Three vehicles filled with 12 intrepid participants headed off from Yakima for the renowned Wenas Creek Valley at 05:30AM. The plan was to bird our way to the Wenas Campground, with a return on Umtanum Road back to Ellensburg and then through the Yakima Canyon on the Canyon Road back to the conference headquarters. It was a bright, sunny day, but the wind was an issue.
Our first stop at Wenas Lake produced a cooperative pair of Bullock’s Orioles, a singing Warbling Vireo, several Cedar Waxwings, and lots of wind. We retreated to Hardy Canyon, where a Yellow-breasted Chat gave a steady rendition of its storied repertoire, but only fleeting glimpses to our assembled group of binocular-clad observers. A short hike up the canyon yielded a Lazuli Bunting and a grand view of the green canyons in the Oak Creek Wildlife Area, but the 20+mph wind made us cut our time short and head north up Hardy Canyon. It is a short drive to the Wenas Campground from there, the last three miles on a third-world class dirt-road.
We drove our rental vehicle up Hog Ranch Road to the level area above the main campground. Gray Flycatchers, Cassin’s Finches, Mountain Chickadees, Yellow-rumped Warblers and others, all responded to my whistled Northern Pygmy-Owl imitation. At one point, we had all three species of Washington nuthatches (Red-breasted, White-breasted, and Pygmy) in the same tree at the same time!
Of course, the primary focus was on seeing a White-headed Woodpecker. Extensive searching north of Hog Ranch Road was futile. We finally got good, but distant scope views of a drumming male when we returned to the area where we had parked our vehicles.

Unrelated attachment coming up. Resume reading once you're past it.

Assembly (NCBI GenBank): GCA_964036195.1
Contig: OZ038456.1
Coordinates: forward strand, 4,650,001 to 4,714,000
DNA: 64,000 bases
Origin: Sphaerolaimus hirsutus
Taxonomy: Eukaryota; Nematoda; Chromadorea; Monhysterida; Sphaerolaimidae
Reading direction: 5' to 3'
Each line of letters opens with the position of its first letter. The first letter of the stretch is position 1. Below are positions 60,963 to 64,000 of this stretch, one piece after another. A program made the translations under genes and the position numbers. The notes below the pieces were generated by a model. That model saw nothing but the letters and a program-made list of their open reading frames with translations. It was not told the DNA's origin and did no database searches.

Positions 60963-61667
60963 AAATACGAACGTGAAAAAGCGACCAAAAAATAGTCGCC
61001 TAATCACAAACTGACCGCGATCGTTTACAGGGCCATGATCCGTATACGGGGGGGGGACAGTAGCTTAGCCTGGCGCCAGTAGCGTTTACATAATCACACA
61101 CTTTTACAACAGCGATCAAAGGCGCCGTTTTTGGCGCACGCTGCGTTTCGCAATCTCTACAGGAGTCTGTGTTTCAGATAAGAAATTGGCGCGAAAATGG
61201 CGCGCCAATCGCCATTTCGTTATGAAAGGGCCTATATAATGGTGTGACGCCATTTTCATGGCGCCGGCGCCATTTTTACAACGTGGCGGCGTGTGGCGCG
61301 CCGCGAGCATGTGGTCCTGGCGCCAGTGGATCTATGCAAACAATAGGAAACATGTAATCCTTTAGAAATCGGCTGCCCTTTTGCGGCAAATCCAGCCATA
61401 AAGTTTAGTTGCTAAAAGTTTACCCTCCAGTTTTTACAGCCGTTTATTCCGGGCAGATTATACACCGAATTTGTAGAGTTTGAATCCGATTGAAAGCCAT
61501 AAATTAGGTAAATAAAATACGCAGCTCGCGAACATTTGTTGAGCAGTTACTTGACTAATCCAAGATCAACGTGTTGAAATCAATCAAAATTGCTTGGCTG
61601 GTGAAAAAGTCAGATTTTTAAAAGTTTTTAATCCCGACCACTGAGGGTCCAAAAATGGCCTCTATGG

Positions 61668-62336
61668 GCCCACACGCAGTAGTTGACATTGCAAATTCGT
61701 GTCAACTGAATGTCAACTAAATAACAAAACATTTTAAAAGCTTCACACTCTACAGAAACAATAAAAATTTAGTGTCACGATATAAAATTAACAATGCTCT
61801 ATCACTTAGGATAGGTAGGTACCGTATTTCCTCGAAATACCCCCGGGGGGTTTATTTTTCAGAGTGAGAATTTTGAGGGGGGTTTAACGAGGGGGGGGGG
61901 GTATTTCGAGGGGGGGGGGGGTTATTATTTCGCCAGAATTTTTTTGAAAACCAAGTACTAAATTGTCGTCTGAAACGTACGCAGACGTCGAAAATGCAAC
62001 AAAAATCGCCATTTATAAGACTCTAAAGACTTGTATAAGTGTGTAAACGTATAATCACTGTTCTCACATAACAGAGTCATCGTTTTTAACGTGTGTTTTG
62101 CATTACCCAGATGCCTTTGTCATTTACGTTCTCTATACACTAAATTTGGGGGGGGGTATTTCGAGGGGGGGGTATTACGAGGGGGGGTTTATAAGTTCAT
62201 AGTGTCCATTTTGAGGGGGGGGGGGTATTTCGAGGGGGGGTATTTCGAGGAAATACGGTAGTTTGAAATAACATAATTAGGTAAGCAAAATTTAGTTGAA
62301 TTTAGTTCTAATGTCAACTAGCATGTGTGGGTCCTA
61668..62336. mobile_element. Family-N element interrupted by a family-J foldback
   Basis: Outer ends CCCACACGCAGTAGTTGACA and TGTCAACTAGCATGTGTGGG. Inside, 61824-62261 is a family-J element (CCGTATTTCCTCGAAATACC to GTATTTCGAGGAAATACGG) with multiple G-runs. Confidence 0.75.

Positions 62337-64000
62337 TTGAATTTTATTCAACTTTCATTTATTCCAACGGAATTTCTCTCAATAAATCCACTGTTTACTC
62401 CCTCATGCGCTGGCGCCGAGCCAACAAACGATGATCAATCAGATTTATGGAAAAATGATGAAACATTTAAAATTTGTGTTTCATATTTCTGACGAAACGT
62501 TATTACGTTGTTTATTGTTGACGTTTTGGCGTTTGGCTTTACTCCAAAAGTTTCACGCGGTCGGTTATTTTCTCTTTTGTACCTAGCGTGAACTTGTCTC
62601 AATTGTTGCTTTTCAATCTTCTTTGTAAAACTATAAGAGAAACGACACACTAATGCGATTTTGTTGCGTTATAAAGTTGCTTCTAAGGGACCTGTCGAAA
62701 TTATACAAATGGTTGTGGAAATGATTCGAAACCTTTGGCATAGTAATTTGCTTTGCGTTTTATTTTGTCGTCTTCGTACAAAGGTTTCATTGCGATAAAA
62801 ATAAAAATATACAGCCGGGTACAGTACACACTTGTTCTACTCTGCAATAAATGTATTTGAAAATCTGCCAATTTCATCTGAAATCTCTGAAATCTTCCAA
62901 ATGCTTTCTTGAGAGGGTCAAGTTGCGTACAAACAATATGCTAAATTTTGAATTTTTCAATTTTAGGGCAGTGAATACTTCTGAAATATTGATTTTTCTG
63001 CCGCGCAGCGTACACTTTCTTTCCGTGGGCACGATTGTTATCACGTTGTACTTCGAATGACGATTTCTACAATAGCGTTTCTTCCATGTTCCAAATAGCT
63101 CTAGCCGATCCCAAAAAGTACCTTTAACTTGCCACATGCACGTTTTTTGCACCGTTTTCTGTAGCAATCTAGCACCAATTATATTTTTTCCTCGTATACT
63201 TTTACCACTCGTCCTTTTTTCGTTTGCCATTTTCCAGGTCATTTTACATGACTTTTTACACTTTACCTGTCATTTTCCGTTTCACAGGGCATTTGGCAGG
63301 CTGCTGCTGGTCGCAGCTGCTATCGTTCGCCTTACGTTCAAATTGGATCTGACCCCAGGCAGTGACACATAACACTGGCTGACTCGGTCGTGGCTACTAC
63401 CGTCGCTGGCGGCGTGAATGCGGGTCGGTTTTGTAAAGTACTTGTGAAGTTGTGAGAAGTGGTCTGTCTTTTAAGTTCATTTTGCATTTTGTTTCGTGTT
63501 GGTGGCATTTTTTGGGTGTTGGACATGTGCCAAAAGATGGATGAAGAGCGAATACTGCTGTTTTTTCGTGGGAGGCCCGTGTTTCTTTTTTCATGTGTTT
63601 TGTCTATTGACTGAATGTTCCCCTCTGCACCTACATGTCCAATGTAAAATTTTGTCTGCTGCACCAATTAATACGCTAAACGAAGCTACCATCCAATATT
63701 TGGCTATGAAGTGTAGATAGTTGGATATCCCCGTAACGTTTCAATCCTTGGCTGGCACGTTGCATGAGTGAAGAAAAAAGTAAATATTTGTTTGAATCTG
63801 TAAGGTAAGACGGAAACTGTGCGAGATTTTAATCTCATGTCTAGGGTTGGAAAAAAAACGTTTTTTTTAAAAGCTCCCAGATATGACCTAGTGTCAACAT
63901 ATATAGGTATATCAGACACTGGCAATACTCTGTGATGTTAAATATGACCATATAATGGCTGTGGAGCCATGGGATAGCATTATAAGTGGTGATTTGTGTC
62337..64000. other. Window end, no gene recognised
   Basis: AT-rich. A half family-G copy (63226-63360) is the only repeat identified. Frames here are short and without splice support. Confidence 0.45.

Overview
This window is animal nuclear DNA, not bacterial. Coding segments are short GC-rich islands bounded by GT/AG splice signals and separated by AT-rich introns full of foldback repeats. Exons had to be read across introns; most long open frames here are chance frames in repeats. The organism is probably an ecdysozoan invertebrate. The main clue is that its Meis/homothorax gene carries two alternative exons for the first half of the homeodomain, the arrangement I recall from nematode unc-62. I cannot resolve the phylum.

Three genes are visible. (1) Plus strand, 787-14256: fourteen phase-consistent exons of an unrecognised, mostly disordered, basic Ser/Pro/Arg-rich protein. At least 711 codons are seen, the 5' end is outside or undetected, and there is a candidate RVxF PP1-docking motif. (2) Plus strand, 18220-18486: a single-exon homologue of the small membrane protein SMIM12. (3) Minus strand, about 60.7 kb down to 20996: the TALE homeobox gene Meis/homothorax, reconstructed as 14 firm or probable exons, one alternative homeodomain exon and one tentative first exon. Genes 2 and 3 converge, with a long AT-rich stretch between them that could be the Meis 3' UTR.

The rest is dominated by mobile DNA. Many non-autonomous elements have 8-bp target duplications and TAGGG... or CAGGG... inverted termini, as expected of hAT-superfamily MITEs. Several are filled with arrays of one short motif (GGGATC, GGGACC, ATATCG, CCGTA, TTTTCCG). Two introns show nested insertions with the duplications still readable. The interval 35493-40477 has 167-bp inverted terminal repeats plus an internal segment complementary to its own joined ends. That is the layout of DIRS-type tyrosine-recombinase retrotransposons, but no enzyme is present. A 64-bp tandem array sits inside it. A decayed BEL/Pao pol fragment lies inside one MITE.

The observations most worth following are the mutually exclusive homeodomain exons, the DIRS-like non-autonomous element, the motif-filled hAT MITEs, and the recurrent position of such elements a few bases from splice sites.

A walk along the east-facing slope earned us fine views of a male Calliope Hummingbird and several “singing” Dusky Flycatchers. Lunch along the stream east of the entrance to the campground gave us close studies of Cassin’s Vireo, Nashville and MacGillivray’s Warblers, House Wren, and several species of swallows.
After lunch we started our return to Yakima, stopping at various locations along the Umtanum Road. A stop near Bluebird Box # 45 gave us excellent views of another White-headed Woodpecker and some Red Crossbills as well. The wildflowers in mid-June are spectacular. When the birding slows down a bit, there is a wealth of botanizing to fill the vacuum.
One could spend an entire day birding the 18 or so miles from Wenas back to Ellensburg, but time constraints allowed for just a few stops at areas that I had scouted the day before. Vesper Sparrow, Sage Thrasher, Brewer’s Sparrow, both Bluebird species, and a Townsend’s Solitaire were all cooperative. After emerging from the “wilderness”, the group thought a stop at the ice cream shop in Ellensburg was deserving of our time, and most indulged in a refreshing, cool treat.
The Yakima Canyon was another destination that deserved more time than we were able to allot, but stops along the way did give us nice looks at White-throated Swifts, Prairie Falcons, and a Golden Eagle perched on the cliff face. Fortunately we had watched the eagle coursing across the cliff face and land. It was just barely visible through the scope, a mere speck, more than a half a mile away!
We managed to record 85 species for the day, the wind notwithstanding. The avian possibilities on that route are many. Spending a day exploring the Wenas Valley and environs in mid-June is a birder’s dream come true.